Ottawa delays Trans Mountain Expansion decision to mid-June
Canada's Minister of Natural Resources Amarjeet Sohi has pushed back his government's final decision on the Trans Mountain Expansion Project (TMEP) from May 22 to June 18, 2019.
In a statement released to the public on Thursday, the minister says the federal Liberals remain committed to doing "things differently" on TMEP, as per the recommendations of the Federal Court of Appeal. Sohi added the delays are due in part to more time required to complete Phase III consultations with Indigenous groups.
Last February, the National Energy Board (NEB) reiterated its recommendation for approval of the project, adding another 16 non-binding recommendations. Most of the new recommendations were in reference to the Southern resident killer whale (SRKW), a major point of contention for anti-pipeline activists, who use additional tanker traffic as a reason to block oil exports from marine terminals.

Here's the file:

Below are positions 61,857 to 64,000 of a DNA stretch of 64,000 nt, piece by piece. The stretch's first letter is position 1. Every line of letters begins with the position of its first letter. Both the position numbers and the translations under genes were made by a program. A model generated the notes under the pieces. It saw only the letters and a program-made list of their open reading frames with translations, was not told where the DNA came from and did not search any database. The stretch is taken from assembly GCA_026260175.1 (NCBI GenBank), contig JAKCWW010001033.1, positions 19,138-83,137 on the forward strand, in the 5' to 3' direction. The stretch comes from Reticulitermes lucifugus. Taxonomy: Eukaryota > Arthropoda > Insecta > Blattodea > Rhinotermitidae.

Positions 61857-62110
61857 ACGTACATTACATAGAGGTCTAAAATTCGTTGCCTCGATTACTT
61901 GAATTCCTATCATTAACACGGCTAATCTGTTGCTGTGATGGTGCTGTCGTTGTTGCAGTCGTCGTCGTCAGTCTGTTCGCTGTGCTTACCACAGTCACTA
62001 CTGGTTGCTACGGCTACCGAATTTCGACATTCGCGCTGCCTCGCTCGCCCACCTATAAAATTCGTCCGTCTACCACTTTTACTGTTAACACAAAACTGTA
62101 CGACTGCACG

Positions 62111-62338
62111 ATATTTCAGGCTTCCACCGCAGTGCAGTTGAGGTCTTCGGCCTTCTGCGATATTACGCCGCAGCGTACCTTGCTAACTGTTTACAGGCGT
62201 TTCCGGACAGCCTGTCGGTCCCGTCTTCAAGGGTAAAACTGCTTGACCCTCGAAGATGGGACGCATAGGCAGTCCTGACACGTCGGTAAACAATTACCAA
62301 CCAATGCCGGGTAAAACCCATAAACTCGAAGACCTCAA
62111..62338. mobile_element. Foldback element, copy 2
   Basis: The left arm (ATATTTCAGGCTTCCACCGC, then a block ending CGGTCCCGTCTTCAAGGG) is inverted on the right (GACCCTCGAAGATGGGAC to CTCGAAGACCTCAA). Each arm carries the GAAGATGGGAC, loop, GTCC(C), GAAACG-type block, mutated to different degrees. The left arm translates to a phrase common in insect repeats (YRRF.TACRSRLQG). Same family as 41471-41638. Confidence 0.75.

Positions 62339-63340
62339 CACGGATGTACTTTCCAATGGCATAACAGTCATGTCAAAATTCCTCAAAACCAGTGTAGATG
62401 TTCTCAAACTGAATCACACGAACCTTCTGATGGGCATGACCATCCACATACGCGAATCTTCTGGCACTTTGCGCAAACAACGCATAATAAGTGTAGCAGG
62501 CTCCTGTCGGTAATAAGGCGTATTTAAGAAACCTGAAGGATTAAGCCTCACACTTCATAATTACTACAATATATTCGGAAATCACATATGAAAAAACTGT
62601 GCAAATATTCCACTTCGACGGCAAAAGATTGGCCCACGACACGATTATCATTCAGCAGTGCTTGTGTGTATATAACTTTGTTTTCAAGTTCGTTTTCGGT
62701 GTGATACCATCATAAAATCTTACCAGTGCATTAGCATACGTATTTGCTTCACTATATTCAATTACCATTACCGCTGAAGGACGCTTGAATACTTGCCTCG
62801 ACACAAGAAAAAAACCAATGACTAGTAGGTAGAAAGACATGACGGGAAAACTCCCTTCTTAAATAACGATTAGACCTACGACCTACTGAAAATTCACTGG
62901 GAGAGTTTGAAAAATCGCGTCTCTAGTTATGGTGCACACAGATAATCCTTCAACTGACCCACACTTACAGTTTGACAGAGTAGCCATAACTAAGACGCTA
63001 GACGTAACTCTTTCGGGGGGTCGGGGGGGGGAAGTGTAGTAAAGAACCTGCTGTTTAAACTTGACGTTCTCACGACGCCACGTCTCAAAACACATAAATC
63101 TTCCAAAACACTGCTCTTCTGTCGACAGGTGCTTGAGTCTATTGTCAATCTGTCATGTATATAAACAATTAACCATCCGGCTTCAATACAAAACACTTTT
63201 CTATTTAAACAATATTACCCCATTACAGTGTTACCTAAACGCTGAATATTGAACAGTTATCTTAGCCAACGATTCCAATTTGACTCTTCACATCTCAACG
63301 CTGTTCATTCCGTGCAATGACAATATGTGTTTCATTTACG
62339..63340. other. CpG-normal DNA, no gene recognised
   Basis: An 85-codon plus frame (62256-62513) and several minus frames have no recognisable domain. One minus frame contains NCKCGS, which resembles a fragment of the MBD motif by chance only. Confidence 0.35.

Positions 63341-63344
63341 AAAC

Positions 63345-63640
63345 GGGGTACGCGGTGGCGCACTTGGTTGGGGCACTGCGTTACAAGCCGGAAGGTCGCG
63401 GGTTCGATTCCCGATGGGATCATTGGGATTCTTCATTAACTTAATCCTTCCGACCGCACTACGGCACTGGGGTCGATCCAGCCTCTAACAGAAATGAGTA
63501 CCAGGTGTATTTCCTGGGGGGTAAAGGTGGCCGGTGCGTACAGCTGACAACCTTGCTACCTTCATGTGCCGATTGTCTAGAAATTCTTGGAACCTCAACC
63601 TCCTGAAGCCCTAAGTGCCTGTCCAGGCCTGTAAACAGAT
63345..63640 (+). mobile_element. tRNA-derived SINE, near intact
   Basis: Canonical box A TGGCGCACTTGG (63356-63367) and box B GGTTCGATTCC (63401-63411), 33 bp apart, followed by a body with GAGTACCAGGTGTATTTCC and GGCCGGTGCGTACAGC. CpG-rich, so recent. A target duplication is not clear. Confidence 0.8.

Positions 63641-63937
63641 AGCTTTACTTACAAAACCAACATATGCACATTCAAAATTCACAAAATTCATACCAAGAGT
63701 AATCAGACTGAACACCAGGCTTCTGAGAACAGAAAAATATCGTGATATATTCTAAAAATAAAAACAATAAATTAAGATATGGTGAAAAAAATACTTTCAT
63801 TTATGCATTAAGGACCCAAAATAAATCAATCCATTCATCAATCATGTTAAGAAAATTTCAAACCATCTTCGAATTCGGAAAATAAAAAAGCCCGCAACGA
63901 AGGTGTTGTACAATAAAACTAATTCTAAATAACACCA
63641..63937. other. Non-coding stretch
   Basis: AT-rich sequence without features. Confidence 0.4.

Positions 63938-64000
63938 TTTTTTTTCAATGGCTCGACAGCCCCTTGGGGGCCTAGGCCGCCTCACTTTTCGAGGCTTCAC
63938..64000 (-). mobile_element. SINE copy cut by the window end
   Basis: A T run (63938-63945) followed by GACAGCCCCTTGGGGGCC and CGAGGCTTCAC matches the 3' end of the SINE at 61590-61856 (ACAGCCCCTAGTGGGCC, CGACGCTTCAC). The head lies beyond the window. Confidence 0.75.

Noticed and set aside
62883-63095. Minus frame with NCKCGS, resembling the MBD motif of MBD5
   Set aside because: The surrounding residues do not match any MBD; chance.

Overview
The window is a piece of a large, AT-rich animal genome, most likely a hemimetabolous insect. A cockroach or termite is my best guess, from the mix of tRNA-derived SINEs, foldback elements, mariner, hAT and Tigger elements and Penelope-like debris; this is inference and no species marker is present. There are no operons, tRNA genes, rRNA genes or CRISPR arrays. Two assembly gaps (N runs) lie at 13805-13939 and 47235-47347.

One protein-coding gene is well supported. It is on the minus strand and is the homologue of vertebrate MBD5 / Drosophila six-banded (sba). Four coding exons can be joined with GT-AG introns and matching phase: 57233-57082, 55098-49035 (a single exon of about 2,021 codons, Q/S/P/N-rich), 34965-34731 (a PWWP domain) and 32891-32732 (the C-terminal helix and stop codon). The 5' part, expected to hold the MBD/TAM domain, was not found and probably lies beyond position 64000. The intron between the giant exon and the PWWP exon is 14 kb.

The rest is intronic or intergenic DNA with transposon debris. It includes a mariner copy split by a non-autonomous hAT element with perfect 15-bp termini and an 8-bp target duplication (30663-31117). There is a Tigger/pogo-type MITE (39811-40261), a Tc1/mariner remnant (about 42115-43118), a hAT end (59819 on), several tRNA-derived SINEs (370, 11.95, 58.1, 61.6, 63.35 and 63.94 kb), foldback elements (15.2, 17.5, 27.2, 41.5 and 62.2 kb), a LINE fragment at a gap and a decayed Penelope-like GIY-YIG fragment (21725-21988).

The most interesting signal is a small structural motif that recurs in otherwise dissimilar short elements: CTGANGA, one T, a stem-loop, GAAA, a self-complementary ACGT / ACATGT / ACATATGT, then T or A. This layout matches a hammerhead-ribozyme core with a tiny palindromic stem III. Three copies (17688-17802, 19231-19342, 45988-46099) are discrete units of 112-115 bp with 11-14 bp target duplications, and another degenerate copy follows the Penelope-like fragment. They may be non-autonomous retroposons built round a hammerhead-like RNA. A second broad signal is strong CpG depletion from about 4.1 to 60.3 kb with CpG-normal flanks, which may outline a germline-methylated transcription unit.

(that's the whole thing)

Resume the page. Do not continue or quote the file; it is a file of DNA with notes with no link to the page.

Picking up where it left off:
There are an 74 SRKWs living in the Salish Sea. Their population has fluctuated from a high of 98 in 1995 to a low of 66 in 1973. The whales are classified as an Endangered Species.
The NEB points out that all marine vessels pose a risk to marine life, and crude oil tankers represent only a small fraction of total marine traffic. Large crude carriers also travel very slowly, making them more quiet, less disruptive, and far less likely to collide with marine life than smaller, faster-moving ships.
In their final recommendation report, the NEB adds "regularly operating ferries, tugs, and whale watching boats make substantial contributions to underwater noise, well beyond what will be added by [TMEP]."
If completed, TMEP would boost Alberta's export capacity by 590,000 bbl/day, increasing tanker traffic out of the Port of Vancouver from about one or two shipments per month, to about one shipment daily.